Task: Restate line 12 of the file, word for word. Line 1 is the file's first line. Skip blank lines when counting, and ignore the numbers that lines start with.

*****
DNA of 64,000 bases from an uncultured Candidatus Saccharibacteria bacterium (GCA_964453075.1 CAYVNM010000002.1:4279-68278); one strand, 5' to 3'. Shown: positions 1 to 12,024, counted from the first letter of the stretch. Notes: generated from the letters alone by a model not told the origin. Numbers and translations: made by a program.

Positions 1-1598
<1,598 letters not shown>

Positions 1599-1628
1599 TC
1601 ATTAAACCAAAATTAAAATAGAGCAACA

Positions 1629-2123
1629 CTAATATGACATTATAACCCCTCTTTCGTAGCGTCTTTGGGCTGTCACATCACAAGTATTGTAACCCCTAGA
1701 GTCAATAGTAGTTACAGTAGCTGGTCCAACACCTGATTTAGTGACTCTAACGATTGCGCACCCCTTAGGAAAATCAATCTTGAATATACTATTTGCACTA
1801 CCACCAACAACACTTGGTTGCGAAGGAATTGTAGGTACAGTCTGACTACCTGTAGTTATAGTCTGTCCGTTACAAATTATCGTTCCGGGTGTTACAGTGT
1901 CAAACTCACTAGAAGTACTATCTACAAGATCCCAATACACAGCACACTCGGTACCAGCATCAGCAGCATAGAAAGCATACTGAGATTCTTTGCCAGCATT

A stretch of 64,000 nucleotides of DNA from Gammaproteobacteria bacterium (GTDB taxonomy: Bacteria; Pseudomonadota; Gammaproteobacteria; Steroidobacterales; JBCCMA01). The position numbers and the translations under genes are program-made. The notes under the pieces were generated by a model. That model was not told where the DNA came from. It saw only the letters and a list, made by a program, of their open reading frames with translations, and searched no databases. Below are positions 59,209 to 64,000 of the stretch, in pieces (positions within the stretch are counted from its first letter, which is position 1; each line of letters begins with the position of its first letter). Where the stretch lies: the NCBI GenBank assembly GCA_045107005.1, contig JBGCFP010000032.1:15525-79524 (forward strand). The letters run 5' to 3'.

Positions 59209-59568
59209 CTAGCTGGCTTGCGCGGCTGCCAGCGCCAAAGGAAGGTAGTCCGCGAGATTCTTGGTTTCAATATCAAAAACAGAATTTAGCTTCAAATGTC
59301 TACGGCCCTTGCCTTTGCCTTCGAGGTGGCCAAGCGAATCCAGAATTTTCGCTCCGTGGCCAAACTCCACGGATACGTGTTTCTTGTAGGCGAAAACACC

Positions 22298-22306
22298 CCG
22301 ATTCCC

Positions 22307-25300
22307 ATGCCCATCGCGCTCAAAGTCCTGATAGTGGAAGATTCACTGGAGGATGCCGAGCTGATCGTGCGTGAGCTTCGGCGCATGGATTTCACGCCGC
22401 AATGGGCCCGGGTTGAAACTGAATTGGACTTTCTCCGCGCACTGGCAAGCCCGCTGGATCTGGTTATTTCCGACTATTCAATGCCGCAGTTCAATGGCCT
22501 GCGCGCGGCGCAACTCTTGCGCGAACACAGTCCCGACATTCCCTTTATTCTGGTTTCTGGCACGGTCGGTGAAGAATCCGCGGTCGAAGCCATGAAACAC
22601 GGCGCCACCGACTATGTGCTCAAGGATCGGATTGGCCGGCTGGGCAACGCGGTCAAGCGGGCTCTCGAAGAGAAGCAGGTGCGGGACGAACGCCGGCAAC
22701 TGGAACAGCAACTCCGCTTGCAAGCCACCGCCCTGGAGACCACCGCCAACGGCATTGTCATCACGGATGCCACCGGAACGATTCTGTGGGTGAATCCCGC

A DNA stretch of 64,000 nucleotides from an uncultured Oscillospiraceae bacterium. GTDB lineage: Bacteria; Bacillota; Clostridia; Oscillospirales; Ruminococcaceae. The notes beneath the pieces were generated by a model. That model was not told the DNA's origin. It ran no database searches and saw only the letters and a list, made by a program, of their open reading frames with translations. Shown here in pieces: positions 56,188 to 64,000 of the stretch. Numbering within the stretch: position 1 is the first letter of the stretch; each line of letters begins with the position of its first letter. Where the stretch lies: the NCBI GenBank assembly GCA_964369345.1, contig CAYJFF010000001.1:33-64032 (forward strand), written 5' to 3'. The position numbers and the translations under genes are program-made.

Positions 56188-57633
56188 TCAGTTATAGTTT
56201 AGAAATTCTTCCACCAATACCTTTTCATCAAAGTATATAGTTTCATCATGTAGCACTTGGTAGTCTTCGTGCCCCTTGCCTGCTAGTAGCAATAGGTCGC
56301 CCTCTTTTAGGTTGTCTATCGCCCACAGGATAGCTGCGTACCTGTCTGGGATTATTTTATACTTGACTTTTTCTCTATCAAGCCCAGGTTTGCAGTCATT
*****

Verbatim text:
A stretch of 64,000 nucleotides of DNA from Gammaproteobacteria bacterium (GTDB taxonomy: Bacteria; Pseudomonadota; Gammaproteobacteria; Steroidobacterales; JBCCMA01). The position numbers and the translations under genes are program-made. The notes under the pieces were generated by a model. That model was not told where the DNA came from. It saw only the letters and a list, made by a program, of their open reading frames with translations, and searched no databases. Below are positions 59,209 to 64,000 of the stretch, in pieces (positions within the stretch are counted from its first letter, which is position 1; each line of letters begins with the position of its first letter). Where the stretch lies: the NCBI GenBank assembly GCA_045107005.1, contig JBGCFP010000032.1:15525-79524 (forward strand). The letters run 5' to 3'.